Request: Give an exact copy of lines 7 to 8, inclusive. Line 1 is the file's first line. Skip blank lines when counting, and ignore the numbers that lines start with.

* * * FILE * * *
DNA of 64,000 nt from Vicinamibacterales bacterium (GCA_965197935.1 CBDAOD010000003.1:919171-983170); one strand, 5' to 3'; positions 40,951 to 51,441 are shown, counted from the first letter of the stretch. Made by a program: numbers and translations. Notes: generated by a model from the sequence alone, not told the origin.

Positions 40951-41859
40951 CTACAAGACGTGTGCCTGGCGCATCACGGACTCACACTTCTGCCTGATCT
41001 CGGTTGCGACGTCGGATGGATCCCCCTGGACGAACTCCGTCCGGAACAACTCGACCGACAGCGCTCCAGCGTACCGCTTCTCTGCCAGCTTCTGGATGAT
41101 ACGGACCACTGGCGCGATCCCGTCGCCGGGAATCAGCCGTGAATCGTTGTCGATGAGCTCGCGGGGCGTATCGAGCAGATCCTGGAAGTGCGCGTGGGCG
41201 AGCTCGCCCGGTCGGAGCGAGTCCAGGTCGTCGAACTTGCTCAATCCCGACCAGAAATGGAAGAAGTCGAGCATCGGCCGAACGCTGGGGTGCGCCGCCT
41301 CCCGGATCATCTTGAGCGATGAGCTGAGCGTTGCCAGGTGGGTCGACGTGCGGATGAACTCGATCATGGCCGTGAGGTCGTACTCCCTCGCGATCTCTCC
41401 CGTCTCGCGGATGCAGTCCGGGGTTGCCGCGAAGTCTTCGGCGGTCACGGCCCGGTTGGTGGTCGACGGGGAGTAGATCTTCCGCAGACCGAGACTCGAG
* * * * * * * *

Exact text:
41301 CCCGGATCATCTTGAGCGATGAGCTGAGCGTTGCCAGGTGGGTCGACGTGCGGATGAACTCGATCATGGCCGTGAGGTCGTACTCCCTCGCGATCTCTCC
41401 CGTCTCGCGGATGCAGTCCGGGGTTGCCGCGAAGTCTTCGGCGGTCACGGCCCGGTTGGTGGTCGACGGGGAGTAGATCTTCCGCAGACCGAGACTCGAG